British tv Channel4 broadcast a week ago a tv-documentary on what happened during the final weeks of the 25 year long civil war between the government of Sri Lanka and the Tamil Tigers. The programme was presented by the journalist Jon Snow. It is a primarily mobile phone shot documentation of horrible war crimes performed by the troops of the government. The UN has until now refused to make a further investigation into the allegations that are being brought forward. The British parliament members are to watch the documentary this week. Leading international newspapers have followed the story of the documentary. For ONE MORE DAY the film can be watched online, provided by Channel4, later on through other channels. Filmkommentaren will NOT show any photos in connection to this posting. Here follows the text behind the film from the site of Channel4, plus a link to the documentary:
With disturbing and distressing descriptions and film of executions, atrocities and the shelling of civilians the programme features devastating new video evidence of war crimes – some of the most horrific footage Channel 4 has ever broadcast.
Captured on mobile phones, both by Tamils under attack and government soldiers as war trophies, the disturbing footage shows: the extra-judicial executions of prisoners; the aftermath of targeted shelling of civilian camps; and dead female Tamil fighters who appear to have been raped or sexually assaulted, abused and murdered.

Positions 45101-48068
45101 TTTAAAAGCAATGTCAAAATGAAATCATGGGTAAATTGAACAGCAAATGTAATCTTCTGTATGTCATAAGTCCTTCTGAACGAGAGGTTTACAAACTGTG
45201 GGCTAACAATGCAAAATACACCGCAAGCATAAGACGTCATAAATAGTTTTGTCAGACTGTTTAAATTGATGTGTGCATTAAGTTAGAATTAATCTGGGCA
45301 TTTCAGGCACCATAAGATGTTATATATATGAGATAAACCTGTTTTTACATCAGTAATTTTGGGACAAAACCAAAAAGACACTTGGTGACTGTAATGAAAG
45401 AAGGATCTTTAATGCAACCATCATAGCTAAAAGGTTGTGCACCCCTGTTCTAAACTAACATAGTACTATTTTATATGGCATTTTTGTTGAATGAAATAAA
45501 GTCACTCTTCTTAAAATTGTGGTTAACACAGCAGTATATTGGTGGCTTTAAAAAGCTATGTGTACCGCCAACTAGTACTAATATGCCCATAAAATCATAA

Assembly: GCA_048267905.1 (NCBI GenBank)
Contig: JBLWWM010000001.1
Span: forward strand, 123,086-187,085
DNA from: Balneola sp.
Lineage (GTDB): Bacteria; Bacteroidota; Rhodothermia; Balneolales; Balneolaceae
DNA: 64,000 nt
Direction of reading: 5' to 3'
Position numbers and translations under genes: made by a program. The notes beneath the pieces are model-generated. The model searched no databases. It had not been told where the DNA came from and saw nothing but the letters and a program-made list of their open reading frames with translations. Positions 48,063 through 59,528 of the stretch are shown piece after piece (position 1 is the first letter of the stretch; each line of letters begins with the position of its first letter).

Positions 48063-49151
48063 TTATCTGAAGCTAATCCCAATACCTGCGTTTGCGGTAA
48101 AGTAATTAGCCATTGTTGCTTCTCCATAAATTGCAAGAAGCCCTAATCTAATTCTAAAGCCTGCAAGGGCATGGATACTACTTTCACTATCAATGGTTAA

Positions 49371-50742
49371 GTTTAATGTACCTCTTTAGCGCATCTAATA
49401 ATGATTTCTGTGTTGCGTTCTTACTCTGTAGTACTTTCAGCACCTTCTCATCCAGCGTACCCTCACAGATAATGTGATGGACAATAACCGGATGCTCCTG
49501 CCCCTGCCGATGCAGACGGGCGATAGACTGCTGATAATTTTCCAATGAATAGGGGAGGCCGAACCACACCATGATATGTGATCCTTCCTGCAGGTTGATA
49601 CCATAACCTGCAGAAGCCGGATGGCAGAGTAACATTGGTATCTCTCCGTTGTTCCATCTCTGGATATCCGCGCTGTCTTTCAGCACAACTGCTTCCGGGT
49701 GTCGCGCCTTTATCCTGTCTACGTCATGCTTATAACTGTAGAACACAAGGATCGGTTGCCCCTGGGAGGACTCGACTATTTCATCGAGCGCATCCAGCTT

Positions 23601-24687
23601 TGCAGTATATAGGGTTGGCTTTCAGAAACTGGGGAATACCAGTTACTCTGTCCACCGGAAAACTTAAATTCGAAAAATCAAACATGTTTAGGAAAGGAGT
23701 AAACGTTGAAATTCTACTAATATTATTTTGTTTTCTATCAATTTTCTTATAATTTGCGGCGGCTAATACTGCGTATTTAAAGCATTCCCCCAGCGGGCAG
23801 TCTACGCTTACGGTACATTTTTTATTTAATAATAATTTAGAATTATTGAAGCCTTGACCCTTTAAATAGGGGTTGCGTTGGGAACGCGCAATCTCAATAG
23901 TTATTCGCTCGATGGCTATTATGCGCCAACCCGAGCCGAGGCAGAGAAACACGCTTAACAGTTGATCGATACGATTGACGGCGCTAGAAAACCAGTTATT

The film is made and broadcast as UN Secretary-General Ban Ki-moon faces growing criticism for refusing to launch an investigation into ‘credible
allegations’ that Sri Lankan forces committed war crimes during the closing weeks of the bloody conflict with the Tamil Tigers.
In April 2011, Ban Ki-moon published a report by a UN-appointed panel of experts, which concluded that as many as 40,000 people were killed in the final weeks of the war between the Tamil Tigers and government forces.
It called for the creation of an international mechanism to investigate alleged violations of international humanitarian law and international human rights law committed by government forces and the Tamil Tigers during that time.
This film provides powerful evidence that will lend new urgency to the panel’s call for an international inquiry to be mounted, including harrowing interviews with eye-witnesses, new photographic stills, official Sri Lankan army video footage, and satellite imagery.
Also examined in the film are some of the horrific atrocities carried out by the Tamil Tigers, who used civilians as human shields.
Channel 4 News has consistently reported on the bloody denouement of Sri Lanka’s civil war. Sri Lanka’s Killing Fields presents a further damning account of the actions of Sri Lankan forces, in a war that the government still insists was conducted with a policy of Zero Civilian Casualties.
The film raises serious questions about the consequences if the UN fails to act, not only with respect to Sri Lanka but also to future violations of international law.
You can follow the programme on Twitter using #KillingFields
Sri Lanka’s Killing Fields will be shown to MPs and parliamentary officials at a special showing in the House of Commons next week.